When Oceansize entered the stage, the hardcore fans at the front went absolutely crazy, as Oceansize started off with ‘Trail of Fire’ which included a long instrumental at the beginning which seemed, to me, to go on for eternity before the vocals kicked in, which were barely audible. It was hard to tell if this was because Mike Vennart (lead vocals/guitar) was singing extra quietly, or whether the sound was not high enough in the venue. It just did not sound very distinguished and I found it difficult to make out the core of the lyrics. The songs that followed, including a mix from their last album, ‘Everyone Into Position’ and some new material from their forthcoming album ‘Frames’, sounded much more promising with really intense and bolshy intros which managed to get hold of my attention again, but once the introductions had finished, the songs seemed to settle into a much more mellow and tranquil sound.

In all honesty, as songs progressed, I was left increasingly more dissatisfied. It seemed a lot of people had resorted to sitting down, or on the sidelines, looking considerably bored, as I was. Now don’t get me wrong, there was a small, strong crowd, continuously enthralled by Oceansize’s set, and they demonstrated it by their roar of applause and enthusiastic cheers, but the band’s music just did not grasp me.

Before this review begins to sound like the most negative thing I could ever write, I have to say that when listening to Oceansize’s songs before I saw them play live, I quite liked them. But in my personal opinion, when I saw them, it did not translate successfully to a performance. If I were to liken their sound to another band’s, I would say they definitely have elements of Radiohead with their eclectic compositions. It was simply that the awe of Radiohead was not present this night and the music did not capture my spirits like progressive rock can.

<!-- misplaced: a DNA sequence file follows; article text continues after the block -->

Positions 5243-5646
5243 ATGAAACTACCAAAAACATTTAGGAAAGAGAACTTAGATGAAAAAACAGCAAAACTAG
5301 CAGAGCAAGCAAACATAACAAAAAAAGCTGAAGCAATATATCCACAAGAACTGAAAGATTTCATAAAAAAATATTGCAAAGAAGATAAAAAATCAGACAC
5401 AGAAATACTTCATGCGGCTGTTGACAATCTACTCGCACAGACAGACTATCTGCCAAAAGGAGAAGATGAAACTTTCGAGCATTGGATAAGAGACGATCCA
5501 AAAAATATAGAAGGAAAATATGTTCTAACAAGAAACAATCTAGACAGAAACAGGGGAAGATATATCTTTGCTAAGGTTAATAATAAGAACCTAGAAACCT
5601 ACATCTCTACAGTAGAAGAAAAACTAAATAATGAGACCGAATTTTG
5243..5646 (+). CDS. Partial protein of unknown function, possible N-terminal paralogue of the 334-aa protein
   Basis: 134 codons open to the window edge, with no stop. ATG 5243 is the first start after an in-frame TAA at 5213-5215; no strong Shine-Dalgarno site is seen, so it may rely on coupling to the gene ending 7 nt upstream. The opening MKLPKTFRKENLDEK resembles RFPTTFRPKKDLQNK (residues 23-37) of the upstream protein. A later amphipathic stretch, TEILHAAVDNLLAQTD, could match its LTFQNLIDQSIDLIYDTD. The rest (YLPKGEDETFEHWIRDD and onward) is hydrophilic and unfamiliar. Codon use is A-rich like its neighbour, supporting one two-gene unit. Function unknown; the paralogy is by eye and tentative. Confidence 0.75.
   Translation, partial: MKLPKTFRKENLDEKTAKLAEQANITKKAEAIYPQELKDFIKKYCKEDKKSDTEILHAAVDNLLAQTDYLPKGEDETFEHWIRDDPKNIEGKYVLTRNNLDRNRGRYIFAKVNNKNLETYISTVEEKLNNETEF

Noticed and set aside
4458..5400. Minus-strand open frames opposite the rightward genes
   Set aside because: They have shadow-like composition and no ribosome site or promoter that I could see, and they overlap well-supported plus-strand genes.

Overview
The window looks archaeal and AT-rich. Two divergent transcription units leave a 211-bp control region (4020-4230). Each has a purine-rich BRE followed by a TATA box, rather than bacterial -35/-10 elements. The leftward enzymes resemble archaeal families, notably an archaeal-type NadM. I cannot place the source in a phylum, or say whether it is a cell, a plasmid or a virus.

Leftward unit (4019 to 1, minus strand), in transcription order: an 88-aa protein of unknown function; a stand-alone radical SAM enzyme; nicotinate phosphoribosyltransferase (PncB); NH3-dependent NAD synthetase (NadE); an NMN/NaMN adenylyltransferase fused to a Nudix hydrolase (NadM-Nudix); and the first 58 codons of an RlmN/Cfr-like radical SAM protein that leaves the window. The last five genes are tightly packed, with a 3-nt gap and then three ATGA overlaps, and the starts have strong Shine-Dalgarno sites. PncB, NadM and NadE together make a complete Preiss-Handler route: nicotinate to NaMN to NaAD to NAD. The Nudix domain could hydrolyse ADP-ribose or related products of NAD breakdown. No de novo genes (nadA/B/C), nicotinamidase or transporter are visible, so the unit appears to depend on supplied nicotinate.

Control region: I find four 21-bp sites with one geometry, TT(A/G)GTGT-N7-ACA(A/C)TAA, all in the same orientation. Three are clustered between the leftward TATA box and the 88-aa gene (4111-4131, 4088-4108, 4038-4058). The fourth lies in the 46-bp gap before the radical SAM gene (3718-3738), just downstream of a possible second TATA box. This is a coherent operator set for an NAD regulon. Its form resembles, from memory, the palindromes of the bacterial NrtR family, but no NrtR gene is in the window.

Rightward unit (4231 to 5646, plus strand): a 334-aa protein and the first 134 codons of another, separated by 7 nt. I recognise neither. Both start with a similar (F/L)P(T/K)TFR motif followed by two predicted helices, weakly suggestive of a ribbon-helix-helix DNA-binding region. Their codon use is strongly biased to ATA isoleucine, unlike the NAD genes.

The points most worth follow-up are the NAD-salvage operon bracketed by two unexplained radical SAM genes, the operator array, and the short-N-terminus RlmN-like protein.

Their songs rarely come in at a running time under five minutes due to their lengthy instrumentals, which clearly demonstrate a talent which the members of the band possess. Regardless of this, I couldn’t help thinking that instrumentals are merely backgrounds which are perfectly lovely to listen to from a CD as and when you choose, but during a gig, I had no real focus upon it.

The band themselves, did not seem overly happy to be doing what they were doing; barely moving apart from rare occasions. Its monotony and low-tone left the time dragging during a live set, and the fact that I really had to strain to try and hear what was being sung. I really wanted to like Oceansize, and given what I had heard of their material beforehand, I thought I would. When I go to see a band play live, they don’t necessarily need to be my ‘kind of band’, they just need to be memorable. But unfortunately, for me, they simply were not.

Review By Fiona


gambler (guitar, keyboards)
steve durose (guitar, backing vocals)
mark heron (drums, drums, cymbals)
steven hodson (bass, keyboards)
mike vennart (guitar, lead vocals )
 Slaves To Gravity

Tommy Gleeson (Lead Vocals, Guitars)
Toshi Ogawa (Bass, Backing Vocals)
Jason Thomopoulos (Drums, Percussion)
Mark Verney (Lead Guitars, Backing Vocals)
 Band Related Links
Oceansize Myspace
Slaves To Gravity Myspace
 Review Score Code
- Top Cheese
- Brilliant
- Pretty damn good
- Ok I guess
- What Was That?